This article is a follow-up to John Orwant’s article, Randomness. I’d like to give some more background, provide another code snippet for serious pseudorandom number generation, and give a tour of XS, the bridge between Perl and C.
Cryptography is the classic example of a domain that requires a good source of truly random numbers. Random numbers are used as session keys, initialization vectors, seeds for RSA prime number generation, and myriad other applications.
The security of a cryptographic algorithm usually depends on the futility of guessing the random numbers chosen by the computer. The key concept is entropy, a measure of the uncertainty contained in a set of values. For example, a user asked to type some random characters is much more likely to type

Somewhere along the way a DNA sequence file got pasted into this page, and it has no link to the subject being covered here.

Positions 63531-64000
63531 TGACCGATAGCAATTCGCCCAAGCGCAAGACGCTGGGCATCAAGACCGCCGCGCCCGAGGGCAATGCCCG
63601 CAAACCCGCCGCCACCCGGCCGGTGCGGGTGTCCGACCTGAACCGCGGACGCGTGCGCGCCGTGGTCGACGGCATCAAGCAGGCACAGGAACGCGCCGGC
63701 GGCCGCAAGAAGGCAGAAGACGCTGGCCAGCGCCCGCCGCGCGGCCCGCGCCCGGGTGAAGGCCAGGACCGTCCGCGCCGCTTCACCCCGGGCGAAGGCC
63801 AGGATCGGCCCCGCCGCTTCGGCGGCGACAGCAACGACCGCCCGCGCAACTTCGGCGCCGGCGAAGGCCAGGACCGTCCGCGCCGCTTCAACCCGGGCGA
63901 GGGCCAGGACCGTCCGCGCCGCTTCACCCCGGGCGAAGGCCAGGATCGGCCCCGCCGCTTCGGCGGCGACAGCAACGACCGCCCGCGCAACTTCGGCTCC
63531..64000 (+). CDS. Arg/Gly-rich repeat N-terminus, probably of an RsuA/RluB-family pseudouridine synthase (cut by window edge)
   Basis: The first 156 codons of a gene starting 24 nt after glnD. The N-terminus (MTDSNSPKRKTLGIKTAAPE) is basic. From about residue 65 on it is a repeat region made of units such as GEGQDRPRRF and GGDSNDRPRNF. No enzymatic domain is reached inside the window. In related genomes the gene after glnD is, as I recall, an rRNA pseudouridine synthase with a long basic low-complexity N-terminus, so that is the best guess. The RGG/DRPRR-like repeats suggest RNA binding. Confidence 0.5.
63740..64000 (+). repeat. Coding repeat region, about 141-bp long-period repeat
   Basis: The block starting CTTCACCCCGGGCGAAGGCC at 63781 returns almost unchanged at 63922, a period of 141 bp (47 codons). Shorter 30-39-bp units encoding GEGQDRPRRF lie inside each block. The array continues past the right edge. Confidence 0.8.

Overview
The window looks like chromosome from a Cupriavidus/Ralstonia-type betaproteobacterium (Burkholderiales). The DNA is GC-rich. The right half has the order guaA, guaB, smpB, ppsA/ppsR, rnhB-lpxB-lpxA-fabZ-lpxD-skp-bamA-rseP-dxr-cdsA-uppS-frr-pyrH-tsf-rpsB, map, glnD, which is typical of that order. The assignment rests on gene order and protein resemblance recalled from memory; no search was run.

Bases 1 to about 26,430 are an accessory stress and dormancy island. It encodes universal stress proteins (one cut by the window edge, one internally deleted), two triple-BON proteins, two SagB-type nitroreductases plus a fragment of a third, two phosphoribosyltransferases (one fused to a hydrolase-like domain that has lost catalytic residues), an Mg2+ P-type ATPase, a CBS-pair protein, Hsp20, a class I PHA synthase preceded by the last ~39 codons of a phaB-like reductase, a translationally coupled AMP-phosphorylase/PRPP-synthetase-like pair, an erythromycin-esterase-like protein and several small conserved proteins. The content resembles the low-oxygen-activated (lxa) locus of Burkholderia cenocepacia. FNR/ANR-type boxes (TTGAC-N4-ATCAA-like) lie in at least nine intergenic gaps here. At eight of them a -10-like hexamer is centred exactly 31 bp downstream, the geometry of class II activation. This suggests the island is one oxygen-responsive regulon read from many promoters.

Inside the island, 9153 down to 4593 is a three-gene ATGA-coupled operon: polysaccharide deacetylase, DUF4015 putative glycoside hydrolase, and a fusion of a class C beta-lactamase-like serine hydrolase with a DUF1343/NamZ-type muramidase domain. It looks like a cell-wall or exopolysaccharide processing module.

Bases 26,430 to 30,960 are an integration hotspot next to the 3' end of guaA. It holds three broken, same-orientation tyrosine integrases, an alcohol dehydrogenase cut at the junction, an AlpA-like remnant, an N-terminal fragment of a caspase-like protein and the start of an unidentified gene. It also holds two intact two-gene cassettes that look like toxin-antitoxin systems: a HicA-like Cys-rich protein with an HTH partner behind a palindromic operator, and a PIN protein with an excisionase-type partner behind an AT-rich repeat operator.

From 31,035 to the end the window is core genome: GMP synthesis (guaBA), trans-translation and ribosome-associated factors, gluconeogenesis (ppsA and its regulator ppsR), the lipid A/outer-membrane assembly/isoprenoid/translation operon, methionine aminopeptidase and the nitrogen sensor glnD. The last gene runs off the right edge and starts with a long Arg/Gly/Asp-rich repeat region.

9m]g; the entropy is thus not as high as it would be if all strings were equally likely. Thus, even though we type in seven-bit ASCII, we can’t generate 35 random bits from just five keystrokes; a common rule of thumb is that the entropy per keystroke is in the range of 1.0 to 1.5 bits. So to generate 35 truly random bits, we need to use at least 35 keystrokes.
We can use this rule to build a random number generator that combines the entropy inherent in various computer components. They’ll be deterministic, but unpredictable from the outside—people who don’t have physical access to the computer haven’t a prayer of guessing the ...